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write a program to print given pattern using for loop
```2
4 8
16 32 64
128 256 512 1024```

What I have tried:

C
```#include<stdio.h>
#include<math.h>
int main()
{ int a=2,n=5;

for(int i=1;i<=n;++i){
for(int j=1;j<=i;++j){
printf("%d ",a++);
a=pow(2,i+1);

}
printf("\n");
}
return 0;
}```
Posted
Updated 7-Nov-22 19:56pm
v2

## Solution 1

You don't need twop loops: one will do it.

Think about it: all you are doing is printing the powers of two with some spacing. So why use two loops? Why not one loop to print each power, and a test to see if you need to print a newline?
All you need is a count of values in the row so far (`inRow`), and a "number to print in this row" (`nextRowAt`). When you print the number you increment `inRow` and compare it to `nextRowAt`. If it matches, print a new line, increment `nextRowAt` and reset `inRow` for next time.

I'd probably also use a Shift operator instead of `pow` each time.

## Solution 2

Quote:
How do I solve this problem

Look at the sequence of values you need:
`2 4 8 16 32 64 128 256 512 1024`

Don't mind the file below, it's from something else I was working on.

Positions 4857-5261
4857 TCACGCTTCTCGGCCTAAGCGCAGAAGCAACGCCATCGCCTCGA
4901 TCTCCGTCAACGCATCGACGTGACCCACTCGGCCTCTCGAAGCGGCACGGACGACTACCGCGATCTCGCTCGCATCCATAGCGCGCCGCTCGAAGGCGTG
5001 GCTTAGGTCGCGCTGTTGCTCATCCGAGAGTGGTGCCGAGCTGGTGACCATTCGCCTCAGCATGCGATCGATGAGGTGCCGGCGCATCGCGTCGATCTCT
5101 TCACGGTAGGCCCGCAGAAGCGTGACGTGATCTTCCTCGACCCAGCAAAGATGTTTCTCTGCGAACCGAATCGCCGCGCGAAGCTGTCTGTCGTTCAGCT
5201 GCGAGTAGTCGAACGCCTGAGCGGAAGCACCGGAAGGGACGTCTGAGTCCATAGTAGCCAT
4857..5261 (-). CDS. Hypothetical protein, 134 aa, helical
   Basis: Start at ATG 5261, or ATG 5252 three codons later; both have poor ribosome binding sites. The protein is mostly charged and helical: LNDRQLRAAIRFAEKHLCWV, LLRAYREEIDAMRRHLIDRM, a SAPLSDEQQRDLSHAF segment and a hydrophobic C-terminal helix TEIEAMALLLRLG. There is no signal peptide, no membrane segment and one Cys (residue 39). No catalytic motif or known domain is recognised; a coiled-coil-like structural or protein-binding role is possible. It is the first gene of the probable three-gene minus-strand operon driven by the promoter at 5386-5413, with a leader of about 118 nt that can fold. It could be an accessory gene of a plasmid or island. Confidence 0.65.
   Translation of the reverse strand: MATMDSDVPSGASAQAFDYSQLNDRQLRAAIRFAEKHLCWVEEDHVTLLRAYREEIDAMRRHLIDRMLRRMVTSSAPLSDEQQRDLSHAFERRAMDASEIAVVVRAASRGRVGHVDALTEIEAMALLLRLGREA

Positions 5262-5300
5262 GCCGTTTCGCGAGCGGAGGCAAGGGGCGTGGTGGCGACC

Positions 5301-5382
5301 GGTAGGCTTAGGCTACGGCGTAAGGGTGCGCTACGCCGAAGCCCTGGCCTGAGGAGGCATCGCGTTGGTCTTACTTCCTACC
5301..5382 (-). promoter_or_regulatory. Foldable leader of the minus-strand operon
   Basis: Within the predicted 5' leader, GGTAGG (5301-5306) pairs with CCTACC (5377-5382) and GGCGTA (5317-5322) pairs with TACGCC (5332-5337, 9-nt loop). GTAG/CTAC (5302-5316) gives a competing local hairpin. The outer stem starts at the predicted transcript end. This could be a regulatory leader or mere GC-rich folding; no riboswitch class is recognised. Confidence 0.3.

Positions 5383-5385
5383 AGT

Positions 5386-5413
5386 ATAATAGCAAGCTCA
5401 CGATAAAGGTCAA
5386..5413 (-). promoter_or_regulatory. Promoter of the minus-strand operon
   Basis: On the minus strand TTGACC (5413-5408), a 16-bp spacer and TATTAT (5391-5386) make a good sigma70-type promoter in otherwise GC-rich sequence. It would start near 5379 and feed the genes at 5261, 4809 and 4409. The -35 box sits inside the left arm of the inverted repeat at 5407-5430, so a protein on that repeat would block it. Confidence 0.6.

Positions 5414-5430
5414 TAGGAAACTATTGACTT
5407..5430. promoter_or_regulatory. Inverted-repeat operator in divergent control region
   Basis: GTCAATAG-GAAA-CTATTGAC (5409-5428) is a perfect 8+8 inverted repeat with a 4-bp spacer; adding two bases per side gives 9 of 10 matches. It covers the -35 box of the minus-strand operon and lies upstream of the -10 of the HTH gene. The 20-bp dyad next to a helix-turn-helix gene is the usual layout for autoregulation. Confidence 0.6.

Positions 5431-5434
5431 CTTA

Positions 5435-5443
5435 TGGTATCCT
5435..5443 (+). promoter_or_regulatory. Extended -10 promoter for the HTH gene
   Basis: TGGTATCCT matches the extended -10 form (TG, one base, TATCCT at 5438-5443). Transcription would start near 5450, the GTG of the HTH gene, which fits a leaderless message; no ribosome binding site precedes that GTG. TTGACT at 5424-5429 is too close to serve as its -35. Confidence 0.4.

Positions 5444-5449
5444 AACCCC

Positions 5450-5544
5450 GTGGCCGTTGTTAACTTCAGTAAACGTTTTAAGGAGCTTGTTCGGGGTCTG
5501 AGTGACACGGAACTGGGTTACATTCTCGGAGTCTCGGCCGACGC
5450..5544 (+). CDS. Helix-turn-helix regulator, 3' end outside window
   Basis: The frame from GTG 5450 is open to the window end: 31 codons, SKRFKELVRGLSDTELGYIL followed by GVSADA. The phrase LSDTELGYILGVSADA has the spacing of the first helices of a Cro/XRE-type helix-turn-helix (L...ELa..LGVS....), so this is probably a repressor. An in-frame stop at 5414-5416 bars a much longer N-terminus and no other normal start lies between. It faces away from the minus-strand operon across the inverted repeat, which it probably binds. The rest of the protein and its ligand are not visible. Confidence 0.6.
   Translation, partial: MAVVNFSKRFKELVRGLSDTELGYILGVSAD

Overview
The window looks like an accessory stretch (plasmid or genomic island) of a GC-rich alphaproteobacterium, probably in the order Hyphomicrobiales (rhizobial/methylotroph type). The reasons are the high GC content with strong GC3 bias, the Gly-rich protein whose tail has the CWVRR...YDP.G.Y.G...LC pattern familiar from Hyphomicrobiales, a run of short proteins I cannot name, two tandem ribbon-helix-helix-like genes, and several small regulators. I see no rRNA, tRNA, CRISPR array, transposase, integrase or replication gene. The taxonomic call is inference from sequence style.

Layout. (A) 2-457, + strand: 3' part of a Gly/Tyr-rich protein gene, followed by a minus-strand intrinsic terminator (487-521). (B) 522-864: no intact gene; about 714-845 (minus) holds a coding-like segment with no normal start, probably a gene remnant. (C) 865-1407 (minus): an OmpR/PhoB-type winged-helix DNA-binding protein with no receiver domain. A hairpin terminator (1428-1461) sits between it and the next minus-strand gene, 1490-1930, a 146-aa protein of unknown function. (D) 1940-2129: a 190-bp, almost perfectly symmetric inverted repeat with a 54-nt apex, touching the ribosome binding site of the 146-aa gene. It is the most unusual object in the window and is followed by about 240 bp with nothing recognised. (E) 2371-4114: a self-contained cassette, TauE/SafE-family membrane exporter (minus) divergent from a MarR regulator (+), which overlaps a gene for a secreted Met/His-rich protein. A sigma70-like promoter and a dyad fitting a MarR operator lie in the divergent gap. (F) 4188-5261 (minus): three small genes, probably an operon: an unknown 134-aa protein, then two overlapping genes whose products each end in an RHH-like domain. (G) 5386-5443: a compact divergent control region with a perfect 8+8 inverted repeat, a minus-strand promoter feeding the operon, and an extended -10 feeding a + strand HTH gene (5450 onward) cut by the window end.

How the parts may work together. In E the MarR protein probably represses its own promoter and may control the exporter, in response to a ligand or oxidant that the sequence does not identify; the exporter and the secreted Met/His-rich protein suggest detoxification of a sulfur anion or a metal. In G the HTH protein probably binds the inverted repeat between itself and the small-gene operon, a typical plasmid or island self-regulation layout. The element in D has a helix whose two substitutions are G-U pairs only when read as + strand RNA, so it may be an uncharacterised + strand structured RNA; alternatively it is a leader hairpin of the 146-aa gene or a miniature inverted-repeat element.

How each value evolve for previous one. should be easy.

Your code do not behave the way you expect, or you don't understand why !

There is an almost universal solution: Run your code on debugger step by step, inspect variables.
The debugger is here to show you what your code is doing and your task is to compare with what it should do.
There is no magic in the debugger, it don't know what your code is supposed to do, it don't find bugs, it just help you to by showing you what is going on. When the code don't do what is expected, you are close to a bug.
To see what your code is doing: Just set a breakpoint and see your code performing, the debugger allow you to execute lines 1 by 1 and to inspect variables as it execute.

Debugger - Wikipedia, the free encyclopedia[^]

Mastering Debugging in Visual Studio 2010 - A Beginner's Guide[^]
Basic Debugging with Visual Studio 2010 - YouTube[^]

1.11 — Debugging your program (stepping and breakpoints) | Learn C++[^]

The debugger is here to only show you what your code is doing and your task is to compare with what it should do.